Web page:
Perhaps the most relevant axiom to bear in mind is this: A sure sign an ideal is flawed or delusional is that it views everything outside itself as somehow flawed and delusion.
    Giving oneself over to an idea or ideology — particularly one that is prone to look outward with haughtiness or scorn — is a tricky business.
    Ideas are tools for the mind — not the other way around.
    I’m citing my Grandmother a lot today — but as she used to put it — if you keep having the same problem with everybody, then maybe the problem really isn’t everybody else.
    Wanton animal abuse is a pressing social ill. And agri-industry is an unmitigated disaster for a myriad of reasons.
    That said, no one group, approach or ideology has all the answers.
    I would recommend the documentary film “Food, Incorporated” to anybody wanting to learn more about agri-industry and the problems it creates. I think it’s hard-nosed and objective, rather than purely ideological.

  9. “Ripples (or deluges) of anger aren’t constructive and won’t vanquish speciesism. Individually and collectively, it’s up to us to transform anger and use that positive energy to change hearts, minds, and laws–to cause ripples…waves…tsunamis of compassion and justice for our sentient nonhuman sisters and brothers.”

    If anyone thinks for one minute that those who are committing these atrocities for fun, profit, etc. are going to stop because we nicely ask them to look into their hearts and see the light, they must be living in fantasy land. G-damn right I’m angry–as all of us should be. This culture is pathological and insane, and those who are causing all of this needless suffering need to be called out on it at every turn.

    Attempting to hold hands and sing “kum by yah” with those who are commiting brutal atrocities is an exercise in futility. It might make you feel better, but it won’t change a thing. As Frederick Douglas wrote: “Power never concedes anything without demand.” Time for us to demand justice for all living beings, and that means getting angry enough to do so.

  10. Joanne, your comment strikes me as rather unfair. I never suggested that we “hold hands” with or “nicely ask” the exploiters to stop, nor did I suggest that we shouldn’t get angry (take a look at the title of the piece). The crux of the post is here: “Once we’ve seen and can’t un-see speciesism, how do we handle our anger when its source is omnipresent?” Personally, I don’t want to be so eaten up / blinded by anger that I can’t be an effective advocate/activist for animals, and it’s my belief that lashing out in anger isn’t the best way to reach all the people who haven’t yet recognized the speciesism that our economy and lives are built on.

  11. Just stumbled upon this…a marketing professional from the UK talks about how consumers are manipulated by marketing; she eventually focuses on intensive factory farming, future consumers (i.e., kids), and the “secret ingredient” that makes it all come together. (Note that the group behind the video, Compassion in World Farming, seems to be in favor of ending the factory farming system but also for continuing the exploitation of animals for food.)

  12. Kathleen,
    Having a keen interest in the ethics of speciesism I read your post with interest. Whilst you make some striking points, I couldn’t help but feel that the emotive, angry tone to your piece undermined rather than sold your arguments. Your last paragraph seemed particularly relevant: ‘You somehow use it. Ripples (or deluges) of anger aren’t constructive and won’t vanquish speciesism. Individually and collectively, it’s up to us to transform anger and use that positive energy to change hearts, minds, and laws–to cause ripples…waves…tsunamis of compassion and justice for our sentient nonhuman sisters and brothers.’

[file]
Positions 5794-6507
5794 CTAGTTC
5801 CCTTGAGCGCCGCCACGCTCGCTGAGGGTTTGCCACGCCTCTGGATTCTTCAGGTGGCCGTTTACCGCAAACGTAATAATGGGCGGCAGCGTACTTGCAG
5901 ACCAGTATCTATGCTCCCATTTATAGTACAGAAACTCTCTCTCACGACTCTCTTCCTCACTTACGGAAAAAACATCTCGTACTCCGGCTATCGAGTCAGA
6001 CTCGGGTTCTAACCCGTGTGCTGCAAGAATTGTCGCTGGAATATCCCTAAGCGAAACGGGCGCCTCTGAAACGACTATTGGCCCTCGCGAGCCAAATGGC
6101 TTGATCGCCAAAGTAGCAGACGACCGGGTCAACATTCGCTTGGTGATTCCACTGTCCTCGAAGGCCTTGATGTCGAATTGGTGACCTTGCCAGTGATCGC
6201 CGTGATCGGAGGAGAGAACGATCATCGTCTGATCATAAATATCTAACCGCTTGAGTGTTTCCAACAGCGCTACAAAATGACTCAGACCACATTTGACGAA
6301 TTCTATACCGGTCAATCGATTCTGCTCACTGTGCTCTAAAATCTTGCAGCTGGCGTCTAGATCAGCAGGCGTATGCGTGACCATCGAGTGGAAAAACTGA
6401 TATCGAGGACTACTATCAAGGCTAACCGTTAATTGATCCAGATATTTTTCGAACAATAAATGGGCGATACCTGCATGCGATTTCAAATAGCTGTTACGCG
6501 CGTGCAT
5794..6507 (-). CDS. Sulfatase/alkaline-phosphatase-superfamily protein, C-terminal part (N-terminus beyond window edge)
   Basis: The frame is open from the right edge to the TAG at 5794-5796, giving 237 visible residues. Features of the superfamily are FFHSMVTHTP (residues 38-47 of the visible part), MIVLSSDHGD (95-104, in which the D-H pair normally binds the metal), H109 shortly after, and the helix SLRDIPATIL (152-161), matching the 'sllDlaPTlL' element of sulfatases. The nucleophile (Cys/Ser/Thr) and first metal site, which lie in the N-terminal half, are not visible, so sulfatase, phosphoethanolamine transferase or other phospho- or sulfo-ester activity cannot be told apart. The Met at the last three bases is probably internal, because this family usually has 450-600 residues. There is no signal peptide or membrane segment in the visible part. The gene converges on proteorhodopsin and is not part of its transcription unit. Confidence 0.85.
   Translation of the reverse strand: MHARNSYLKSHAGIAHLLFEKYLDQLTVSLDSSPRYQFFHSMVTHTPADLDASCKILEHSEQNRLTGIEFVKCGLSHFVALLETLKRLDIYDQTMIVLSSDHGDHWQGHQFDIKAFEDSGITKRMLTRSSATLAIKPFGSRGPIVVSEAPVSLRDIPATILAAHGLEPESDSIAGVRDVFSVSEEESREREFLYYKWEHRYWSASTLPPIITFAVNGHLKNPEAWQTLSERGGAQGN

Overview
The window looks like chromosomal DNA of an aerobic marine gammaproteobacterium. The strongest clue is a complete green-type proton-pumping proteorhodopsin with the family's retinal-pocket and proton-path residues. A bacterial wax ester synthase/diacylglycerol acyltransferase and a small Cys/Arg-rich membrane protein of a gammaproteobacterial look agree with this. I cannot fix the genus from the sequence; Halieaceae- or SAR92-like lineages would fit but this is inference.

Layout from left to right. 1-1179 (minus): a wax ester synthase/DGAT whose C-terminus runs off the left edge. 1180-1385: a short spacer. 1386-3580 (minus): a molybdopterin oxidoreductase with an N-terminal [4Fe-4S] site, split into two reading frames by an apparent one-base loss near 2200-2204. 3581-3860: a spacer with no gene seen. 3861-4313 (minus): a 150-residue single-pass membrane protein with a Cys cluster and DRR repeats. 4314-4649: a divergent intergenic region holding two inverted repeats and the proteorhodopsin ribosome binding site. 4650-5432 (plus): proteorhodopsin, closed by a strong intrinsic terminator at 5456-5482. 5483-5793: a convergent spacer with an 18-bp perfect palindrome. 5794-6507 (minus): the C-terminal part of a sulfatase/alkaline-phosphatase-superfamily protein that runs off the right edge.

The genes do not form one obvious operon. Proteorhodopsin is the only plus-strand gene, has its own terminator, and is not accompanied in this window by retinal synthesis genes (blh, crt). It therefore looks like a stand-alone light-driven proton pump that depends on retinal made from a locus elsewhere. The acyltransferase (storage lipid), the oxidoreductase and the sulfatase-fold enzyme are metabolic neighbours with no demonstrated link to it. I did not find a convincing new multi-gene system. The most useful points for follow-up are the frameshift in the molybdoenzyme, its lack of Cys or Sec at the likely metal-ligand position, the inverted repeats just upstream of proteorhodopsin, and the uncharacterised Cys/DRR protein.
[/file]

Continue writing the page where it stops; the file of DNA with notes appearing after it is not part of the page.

I personally felt that if you’d followed up your examples by debunking speciesism, they would have had a much more consequential impact on the minds of those not familiar with the concept. My feeling is that the response of many when reading this article would be ‘yeah, and why shouldn’t humans have the right to cull crows if it’s to the benefit of us and the sage-grouse?’. Explaining why for instance intelligence or pain-tolerance are insufficient grounds for discrimination would have added weight to the initial pang of injustice you delivered with your interesting examples of speciesism.
    I think most people feel similarly outraged when they come to fully understand speciesism, but until they do, it seems to me that being overly emotive about the issue can undercut credibility and come across as sensationalist.
    Kind regards,
    Jen (animalwelfareblog.com)

  13. Hi Jen, thanks for commenting. I disagree that this piece is “overly emotive.” The “hook” that it’s written around is the anger that all animal rights activists have to deal with not only because of such extreme examples as these, but also because of the “routine” exploitation in daily life. As for sensationalism, the examples themselves are so extreme that one doesn’t need to embellish or fall back on angry rants.

    I don’t sell Animal Blawg readers short–they understand speciesism–and not just because I and other writers here have addressed it many times. For newbies who come upon it, I try to remember to include a link (as I did in the first sentence). Interestingly, a previous commenter took me to task for not being angry *enough*! so maybe I hit the mark in just the right place!

  14. […] – the dolphin hunting capital of the world – when I read Kathleen Stachowski’s wonderful Animal Blawg on the ubiquity of speciesism. Kathleen observes: “speciesism is everywhere and so thoroughly normalized that it’s […]

  15. I’ve shared this post across my various networks today, keep up the good work.

    Best Wishes

    Tony Powell